The award is in recognition of Professor David Tilman’s foundational research on the interplay between biodiversity and ecosystem functioning. His groundbreaking work combines long-term experimental studies with theoretical advances. Internationally, he is recognized as one of the most influential ecologists of today.
His work has shown how more diverse communities are able to be more persistent and productive. This has helped understanding of the tradeoffs between diversity and stability in terrestrial ecosystems. Professor Tilman’s research quantified for the first time the value of preserving biodiversity by unequivocally showing a relationship between the loss of species and the loss of ecological functions; more diverse communities are more productive, more resilient to invasions by exotic species, and more stable in the face of perturbations such as drought.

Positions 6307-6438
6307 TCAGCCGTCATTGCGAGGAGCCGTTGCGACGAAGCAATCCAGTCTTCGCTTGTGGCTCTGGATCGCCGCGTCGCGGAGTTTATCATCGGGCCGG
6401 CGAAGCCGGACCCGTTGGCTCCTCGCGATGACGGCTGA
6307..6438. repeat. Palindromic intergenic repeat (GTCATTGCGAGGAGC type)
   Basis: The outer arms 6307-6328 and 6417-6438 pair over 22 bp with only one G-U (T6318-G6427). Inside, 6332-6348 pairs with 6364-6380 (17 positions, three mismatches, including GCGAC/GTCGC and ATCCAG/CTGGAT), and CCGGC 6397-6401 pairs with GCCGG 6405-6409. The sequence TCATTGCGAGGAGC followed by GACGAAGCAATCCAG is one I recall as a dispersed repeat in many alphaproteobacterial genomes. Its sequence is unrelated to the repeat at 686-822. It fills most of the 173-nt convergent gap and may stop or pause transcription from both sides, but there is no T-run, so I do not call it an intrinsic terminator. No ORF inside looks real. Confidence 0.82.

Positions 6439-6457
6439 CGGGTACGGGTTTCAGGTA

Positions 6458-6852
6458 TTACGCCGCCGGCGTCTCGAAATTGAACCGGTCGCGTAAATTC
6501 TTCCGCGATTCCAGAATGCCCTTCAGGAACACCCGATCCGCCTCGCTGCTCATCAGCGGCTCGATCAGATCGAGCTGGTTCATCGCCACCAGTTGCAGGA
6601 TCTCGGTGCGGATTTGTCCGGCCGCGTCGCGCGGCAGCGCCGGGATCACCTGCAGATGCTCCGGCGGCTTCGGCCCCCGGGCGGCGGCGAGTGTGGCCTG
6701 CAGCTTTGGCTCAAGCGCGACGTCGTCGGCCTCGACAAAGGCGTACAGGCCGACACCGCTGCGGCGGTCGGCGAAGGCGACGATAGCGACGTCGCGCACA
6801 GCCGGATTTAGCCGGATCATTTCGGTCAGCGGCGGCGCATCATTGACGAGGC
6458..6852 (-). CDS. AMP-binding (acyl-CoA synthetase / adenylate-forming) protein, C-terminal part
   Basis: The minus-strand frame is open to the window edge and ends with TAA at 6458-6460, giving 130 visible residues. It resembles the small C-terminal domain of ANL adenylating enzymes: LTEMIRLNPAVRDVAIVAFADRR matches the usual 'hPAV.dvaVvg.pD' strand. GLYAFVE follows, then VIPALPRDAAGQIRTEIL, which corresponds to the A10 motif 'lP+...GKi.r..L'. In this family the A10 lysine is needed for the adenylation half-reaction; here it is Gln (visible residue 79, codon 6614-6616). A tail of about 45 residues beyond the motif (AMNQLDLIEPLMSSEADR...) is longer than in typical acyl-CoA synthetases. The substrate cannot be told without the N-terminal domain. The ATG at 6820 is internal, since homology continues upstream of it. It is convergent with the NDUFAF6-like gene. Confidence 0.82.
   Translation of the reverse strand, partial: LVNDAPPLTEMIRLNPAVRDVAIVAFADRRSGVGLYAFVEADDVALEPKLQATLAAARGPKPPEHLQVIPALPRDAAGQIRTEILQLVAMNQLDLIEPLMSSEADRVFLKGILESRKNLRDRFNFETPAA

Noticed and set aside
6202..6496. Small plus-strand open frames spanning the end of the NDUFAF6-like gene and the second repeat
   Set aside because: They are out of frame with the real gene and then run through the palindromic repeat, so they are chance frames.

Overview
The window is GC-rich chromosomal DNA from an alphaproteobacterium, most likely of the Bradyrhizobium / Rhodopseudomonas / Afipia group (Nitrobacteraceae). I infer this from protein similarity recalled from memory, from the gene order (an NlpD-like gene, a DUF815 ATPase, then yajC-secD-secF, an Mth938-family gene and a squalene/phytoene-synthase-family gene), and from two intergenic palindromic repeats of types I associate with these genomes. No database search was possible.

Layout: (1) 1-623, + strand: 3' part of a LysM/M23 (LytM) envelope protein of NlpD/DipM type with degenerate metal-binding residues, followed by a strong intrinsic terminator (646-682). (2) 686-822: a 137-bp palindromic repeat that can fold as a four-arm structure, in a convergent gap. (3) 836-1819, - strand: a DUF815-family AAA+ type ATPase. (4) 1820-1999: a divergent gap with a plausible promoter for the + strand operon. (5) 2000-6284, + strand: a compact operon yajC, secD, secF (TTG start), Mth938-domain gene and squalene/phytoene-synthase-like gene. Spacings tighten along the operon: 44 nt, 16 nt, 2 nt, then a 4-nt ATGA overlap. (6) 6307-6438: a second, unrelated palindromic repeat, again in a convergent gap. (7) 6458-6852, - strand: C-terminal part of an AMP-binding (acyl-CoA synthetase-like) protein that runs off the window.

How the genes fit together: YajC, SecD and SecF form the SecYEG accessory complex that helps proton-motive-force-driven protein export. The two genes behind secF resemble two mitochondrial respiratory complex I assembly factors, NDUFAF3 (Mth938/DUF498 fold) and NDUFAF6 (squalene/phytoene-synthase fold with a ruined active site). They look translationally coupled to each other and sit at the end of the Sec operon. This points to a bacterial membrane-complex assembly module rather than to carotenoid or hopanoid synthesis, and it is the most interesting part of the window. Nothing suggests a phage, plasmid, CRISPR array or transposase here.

In addition, he has shown how a large number of plant species could coexist as the result of a tradeoff between competitive and dispersal abilities. This has provided a solid process-based theory of biodiversity. He has also developed the concept of extinction debt whereby the effects of habitat destruction on species extinctions may occur generations after the disturbance, generating a debt that comes due in the future.
Professor Tilman’s seminal basic research also has very significant implications in the realm of conservation and global land use. He has shown that mixtures of native perennial grasses provide more net energy per acre than corn grain ethanol and can enhance rather than degrade the environment. His work has significantly influenced science-based policy concerning land use and the global carbon balance.